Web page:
Are Maggots In Compost Ok?

Yes, really. It’s all right. Some claim that having these maggots is preferable to not having them because they help break down your compost bin to the degree that will best suit your yard. 

Others claim that they can consume so many nutrients. Both are right, and neither is vital to your garden’s progress. Both are valid, and getting more would speed up the decomposition of the waste you’re processing. It’ll never be ready for the next season without a little support from bacteria and our insect allies.

However, if you have too much maggot in your compost, you’ll end up with sludge that doesn’t provide much nutrition for your garden. Sure, some of them will die, returning some value to your soil conditioner, but this will not benefit you.

Are maggots bad?

The maggots you find in your compost are usually the larvae of the black soldier fly (BSF). They’re easy to see because they’re fatter than the houseflies you’d hope to see in your backyard garbage can. Maggots have a worm-like appearance due to their soft bodies and lack of legs. Maggots also have a retractable head that is usually smaller than their body. Maggots are larvae that feed on the rotting flesh and tissue waste of animals and plants. Female black soldier flies prefer to lay their eggs in compost or manure and other decaying or rotting organic matter. Each female black soldier fly can lay from 200 to 650 eggs in a go. Within four days, the eggs will hatch, producing maggots around 0.04 inches long. By the 20th day, they will reach a length of 1 inch before entering the pupal stage and becoming adults.

Not everybody considers maggots to be beneficial to composts. Although some gardeners, such as me, see maggots as a friendly friend who helps to speed up the composting process, others argue that the bugs are terrible for compost because they consume many essential nutrients along the way.

All parties are right. Maggots hasten the decomposition process at the risk of obtaining nutrients for themselves.

Bacterial poisoning can be caused by eating maggots or maggot-infested food. Most maggot-infested foods are unsafe to consume, particularly if the larvae have come into contact with feces. In most cases, accidentally ingesting maggots does not result in long-term damages. However, if a human consumes maggots from spoiled food, they can become ill with food poisoning. Food poisoning symptoms can range from moderate to severe, and they can last for many days. 

Animal and human feces are used as breeding sites by certain housefliesTrusted Source. Garbage or decaying organic matter is also a good source of food for them.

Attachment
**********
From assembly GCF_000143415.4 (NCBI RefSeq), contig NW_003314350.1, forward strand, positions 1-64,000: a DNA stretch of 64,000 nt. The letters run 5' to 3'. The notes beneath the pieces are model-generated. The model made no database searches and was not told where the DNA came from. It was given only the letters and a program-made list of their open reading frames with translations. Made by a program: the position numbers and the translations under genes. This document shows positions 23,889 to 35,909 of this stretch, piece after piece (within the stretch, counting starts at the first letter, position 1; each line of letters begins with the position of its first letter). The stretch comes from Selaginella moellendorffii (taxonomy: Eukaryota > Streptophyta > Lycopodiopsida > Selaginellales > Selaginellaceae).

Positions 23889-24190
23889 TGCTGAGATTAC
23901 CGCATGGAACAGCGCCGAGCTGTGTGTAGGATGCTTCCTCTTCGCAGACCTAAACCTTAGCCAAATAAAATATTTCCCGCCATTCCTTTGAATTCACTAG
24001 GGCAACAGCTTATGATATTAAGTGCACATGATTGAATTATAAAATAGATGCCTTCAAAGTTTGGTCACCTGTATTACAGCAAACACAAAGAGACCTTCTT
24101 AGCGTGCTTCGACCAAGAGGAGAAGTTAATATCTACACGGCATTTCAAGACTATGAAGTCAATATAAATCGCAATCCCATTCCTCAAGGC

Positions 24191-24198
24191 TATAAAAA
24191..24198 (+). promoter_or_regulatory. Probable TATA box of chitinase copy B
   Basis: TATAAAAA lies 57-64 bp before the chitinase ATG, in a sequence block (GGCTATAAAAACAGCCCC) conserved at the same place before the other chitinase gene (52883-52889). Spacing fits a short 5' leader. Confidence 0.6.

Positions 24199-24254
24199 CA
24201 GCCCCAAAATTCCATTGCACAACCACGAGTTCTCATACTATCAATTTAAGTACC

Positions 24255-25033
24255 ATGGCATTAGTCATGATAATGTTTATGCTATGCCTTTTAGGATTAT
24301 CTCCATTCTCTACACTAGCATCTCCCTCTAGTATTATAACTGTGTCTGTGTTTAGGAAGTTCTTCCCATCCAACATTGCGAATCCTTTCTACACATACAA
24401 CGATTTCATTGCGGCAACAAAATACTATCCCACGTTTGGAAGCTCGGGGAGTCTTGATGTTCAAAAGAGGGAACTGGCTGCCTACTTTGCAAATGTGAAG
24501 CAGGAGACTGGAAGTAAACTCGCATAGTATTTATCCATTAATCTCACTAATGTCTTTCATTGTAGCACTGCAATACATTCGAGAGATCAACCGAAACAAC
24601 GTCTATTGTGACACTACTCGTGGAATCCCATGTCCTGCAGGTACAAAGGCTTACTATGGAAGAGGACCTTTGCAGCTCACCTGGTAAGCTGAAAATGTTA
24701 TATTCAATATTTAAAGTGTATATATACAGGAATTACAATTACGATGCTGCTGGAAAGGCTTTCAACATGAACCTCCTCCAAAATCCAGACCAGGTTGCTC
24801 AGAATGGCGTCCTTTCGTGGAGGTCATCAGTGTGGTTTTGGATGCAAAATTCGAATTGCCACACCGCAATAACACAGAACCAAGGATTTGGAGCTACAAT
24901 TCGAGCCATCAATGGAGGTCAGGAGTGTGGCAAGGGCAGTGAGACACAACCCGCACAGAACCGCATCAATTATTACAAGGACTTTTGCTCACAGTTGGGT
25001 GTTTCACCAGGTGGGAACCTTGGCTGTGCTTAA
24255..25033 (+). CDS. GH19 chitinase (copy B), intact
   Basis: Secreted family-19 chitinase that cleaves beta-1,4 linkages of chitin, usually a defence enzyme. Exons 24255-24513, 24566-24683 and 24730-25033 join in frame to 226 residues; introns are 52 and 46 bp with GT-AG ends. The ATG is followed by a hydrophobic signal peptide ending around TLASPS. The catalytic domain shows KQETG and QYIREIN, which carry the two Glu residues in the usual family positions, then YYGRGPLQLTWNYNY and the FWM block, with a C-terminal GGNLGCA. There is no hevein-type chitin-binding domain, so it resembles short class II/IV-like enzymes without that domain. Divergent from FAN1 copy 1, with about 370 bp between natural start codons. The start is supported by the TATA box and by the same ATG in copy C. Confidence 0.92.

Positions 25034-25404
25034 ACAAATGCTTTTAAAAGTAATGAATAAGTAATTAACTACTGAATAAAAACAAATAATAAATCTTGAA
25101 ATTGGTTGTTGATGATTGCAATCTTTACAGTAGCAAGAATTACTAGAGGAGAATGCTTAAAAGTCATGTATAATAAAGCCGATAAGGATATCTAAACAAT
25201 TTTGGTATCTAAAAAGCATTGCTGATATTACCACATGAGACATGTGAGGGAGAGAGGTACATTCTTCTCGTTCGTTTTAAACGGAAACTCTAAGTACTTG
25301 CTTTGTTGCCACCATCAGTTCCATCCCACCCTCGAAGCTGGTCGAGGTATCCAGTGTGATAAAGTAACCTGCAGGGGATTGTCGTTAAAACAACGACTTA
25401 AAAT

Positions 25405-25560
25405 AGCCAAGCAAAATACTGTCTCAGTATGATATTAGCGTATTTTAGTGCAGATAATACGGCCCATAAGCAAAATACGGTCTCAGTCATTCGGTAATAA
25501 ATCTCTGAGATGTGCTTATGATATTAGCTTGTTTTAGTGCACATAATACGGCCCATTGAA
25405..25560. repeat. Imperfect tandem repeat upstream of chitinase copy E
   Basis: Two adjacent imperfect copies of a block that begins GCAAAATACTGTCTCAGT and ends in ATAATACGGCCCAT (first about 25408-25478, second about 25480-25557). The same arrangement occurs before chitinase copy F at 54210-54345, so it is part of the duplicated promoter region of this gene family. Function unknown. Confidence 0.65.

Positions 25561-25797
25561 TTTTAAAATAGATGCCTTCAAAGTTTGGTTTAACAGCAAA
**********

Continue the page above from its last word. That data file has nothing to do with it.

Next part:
If you want a maggot and flies free home, it is best to follow the points listed below.

  • Keep your house and kitchen as clean as possible.
  • Be sure to keep an eye on all of your fruits, vegetables, and meats and make sure they’re not breeding grounds for pests.
  • If you are in the summer or it is hot, always protect your fruits and vegetables with a net or keep them in the refrigerator.
  • Keep your trash-can closed and empty it as much as possible.

Are maggots in compost good or bad?

Maggots won’t harm your compost, but they could indicate a problem with the ratio of green to brown materials in your compost. Make sure you have ample brown stuff like straw, but not too many. It may also be too wet; it could wring out like a sponge. It will get slimy and rotten looking and draw many maggots whether it is too moist or has too much green content such as animal waste, turf, or new leaves compared to brown.

If you just can’t bear them, grab some lime (organic) and sprinkle it on your compost. It will get rid of the maggots while leaving you with healthy compost, but it will boost the pH of the compost.

What we’ve discovered is that maggots in your manure are usually perfect. It can, however, be beneficial or detrimental. If you accept a large infestation, your compost would be less nutritious, but the harm would be small. And if your compost isn’t ideal, it’ll be better than no compost at all for your plant.

How do I get rid of maggots in my compost?

Consider adding more browns to your compost:

When there is a lot of food content to feed on, and the air is relatively wet, these maggots thrive. All you have to do is reduce the amount of organic matter the maggots can feed on by simply adding more brown materials to your compost to make it drier.

Make sure flies don’t get into your compost bin or tumbler:

You can’t get maggots in your compost if an adult BSF doesn’t lay eggs in it. Although compost requires adequate ventilation, this does not necessitate creating large holes from which flies can enter and leave. You won’t get maggots if flies can’t lay larvae eggs in your compost. Cover air gaps with a mesh shield to ensure they stay out permanently. Covering the air holes on your compost bin or tumbler with a mesh should help prevent further BSF from entering it to lay eggs.

Adding lime to the compost:

You usually don’t need to apply lime to your compost because it decomposes on its own. The risk of applying lime is that your compost’s pH will be too high by the time it’s over. However, if you want to battle maggots, you can do so by:

  • 1 cup lime for every 25 cubic feet of compost, or
  • pine needles, or
  • or citrus fruit waste

Any of these methods can help to reduce the number of maggots in your compost.


When they see maggots in their compost bin or compost pile, most people cringe. You don’t have to be scared; maggots won’t harm you. In particular, larvae of black soldier fly help break down and recycle nutrients back into the soil. If you’re cautious, maggots in compost can be beneficial. You can get the most out of the maggots in your compost bin if you check it daily. They can help in composting and can even provide a healthy meal for your birds or pets.

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